The Tampa Bay area has won the dubious distinction among the nation's 52 largest metropolitan areas as the second most dangerous place to walk. A recent report doesn't blame heavy traffic, or careless motorists or pedestrians. Instead, it points the finger at how our roads were built, stating they are "dangerous by design."
The problem isn't confined to Tampa Bay (defined in the report as Tampa/St. Petersburg/Clearwater). Florida metro areas are the top four most dangerous in the nation for pedestrians. The report is further evidence that it's past time for Florida to get serious about designing and retrofitting roads to make them safer for pedestrians. That would improve communities' livability and transportation alternatives, and it would save lives.
The nonprofit group Transportation for America's "Pedestrian Danger Index" is created by dividing the average annual pedestrian fatality rate for a metro area by the percentage of people who walk to work. Orlando/Kissimmee had the highest danger index at 221.5, followed by Tampa/St. Petersburg/Clearwater at 205.5; Miami/Fort Lauderdale/Pompano Beach at 181.2; and Jacksonville at 157.4. By comparison, Atlanta ranked 10th with a danger index of 108.3.
According to the report, Florida ranks poorly because it has sprawling metro areas with high-speed arterial roads that move vehicles quickly and because pedestrian safety hasn't been a priority of decisionmakers and road designers. One measure of that low priority is dollars spent. The report says from 2005 through 2008, Florida spent $6.7 billion in federal funds on transportation projects. Only 1.5 percent was devoted to pedestrian projects. That explains why so many Florida roads lack sidewalks, bike lanes, crosswalks and pedestrian overpasses.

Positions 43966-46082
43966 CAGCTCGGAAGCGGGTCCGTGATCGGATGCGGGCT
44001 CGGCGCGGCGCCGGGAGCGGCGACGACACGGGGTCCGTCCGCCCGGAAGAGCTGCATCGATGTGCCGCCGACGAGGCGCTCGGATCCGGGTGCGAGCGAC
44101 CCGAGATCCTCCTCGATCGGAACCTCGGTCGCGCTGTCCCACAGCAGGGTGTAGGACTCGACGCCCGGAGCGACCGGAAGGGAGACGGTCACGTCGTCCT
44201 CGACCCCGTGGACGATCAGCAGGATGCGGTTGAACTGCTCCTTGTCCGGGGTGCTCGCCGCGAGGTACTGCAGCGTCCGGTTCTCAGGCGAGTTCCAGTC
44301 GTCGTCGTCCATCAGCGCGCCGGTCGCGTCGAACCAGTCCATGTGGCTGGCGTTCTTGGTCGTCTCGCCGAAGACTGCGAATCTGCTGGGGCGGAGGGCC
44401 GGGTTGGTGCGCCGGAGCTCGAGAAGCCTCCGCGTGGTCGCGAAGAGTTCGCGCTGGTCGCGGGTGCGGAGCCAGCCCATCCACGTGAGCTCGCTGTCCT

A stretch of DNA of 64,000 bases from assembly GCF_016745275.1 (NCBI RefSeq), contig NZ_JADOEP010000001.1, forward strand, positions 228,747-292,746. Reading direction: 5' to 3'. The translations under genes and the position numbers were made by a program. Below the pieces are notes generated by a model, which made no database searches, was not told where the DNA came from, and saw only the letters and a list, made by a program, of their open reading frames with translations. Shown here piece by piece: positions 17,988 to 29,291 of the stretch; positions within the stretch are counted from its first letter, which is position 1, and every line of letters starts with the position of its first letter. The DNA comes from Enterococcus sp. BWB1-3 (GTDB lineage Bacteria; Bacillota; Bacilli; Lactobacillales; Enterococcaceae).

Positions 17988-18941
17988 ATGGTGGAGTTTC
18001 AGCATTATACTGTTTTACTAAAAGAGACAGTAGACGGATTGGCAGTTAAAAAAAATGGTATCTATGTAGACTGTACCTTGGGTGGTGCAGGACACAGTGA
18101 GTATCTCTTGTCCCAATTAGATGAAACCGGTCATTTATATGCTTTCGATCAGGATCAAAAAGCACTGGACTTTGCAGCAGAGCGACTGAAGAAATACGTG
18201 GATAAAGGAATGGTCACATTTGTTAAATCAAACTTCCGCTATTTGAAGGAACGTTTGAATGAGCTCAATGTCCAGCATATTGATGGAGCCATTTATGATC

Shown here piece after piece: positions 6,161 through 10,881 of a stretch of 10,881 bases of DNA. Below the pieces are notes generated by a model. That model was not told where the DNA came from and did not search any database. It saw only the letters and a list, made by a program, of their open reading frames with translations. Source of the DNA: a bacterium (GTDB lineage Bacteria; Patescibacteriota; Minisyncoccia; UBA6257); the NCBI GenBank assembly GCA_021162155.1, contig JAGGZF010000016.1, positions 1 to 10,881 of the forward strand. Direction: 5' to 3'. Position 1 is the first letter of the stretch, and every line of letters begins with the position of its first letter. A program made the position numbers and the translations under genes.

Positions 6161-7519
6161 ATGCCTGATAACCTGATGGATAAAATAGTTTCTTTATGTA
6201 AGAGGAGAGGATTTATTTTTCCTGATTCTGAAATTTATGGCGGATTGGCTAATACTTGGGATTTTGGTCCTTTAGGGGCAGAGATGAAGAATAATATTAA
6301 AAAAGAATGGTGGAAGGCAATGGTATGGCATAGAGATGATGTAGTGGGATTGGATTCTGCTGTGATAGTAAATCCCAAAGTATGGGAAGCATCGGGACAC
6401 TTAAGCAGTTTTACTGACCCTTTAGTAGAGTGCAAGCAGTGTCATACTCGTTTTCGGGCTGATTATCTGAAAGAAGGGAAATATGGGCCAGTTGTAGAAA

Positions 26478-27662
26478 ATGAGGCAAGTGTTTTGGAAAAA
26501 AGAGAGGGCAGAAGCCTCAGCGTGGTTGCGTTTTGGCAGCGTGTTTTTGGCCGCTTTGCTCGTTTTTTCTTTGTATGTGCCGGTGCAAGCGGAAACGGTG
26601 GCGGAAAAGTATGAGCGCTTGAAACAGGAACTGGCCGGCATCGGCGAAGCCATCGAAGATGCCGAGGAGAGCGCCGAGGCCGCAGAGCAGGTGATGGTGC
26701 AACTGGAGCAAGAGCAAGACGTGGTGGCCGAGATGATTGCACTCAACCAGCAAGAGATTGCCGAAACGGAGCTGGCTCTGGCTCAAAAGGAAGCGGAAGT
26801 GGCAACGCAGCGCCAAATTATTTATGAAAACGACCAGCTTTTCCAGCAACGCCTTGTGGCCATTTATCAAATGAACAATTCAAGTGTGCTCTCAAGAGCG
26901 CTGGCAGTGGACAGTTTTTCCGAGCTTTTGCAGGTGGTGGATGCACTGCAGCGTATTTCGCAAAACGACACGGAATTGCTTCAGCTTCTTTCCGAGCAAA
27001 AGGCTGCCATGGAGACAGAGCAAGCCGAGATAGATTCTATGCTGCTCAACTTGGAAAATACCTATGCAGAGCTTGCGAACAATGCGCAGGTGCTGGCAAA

St. Petersburg provides one bright spot. The city has made pedestrian safety a priority, adding sidewalks, miles of bike trails, pedestrian crossing signals and more visible crosswalks. The result can be seen in lives saved. There were 143 pedestrian accidents in the city in 2000, 70 in 2008.
It is essential that government officials make pedestrian safety a priority by ensuring that no new roads are constructed without pedestrian safety features and by retrofitting existing roadways on an aggressive schedule. Those measures, combined with more vigilance by pedestrians and motorists, may one day get Florida off the most dangerous list.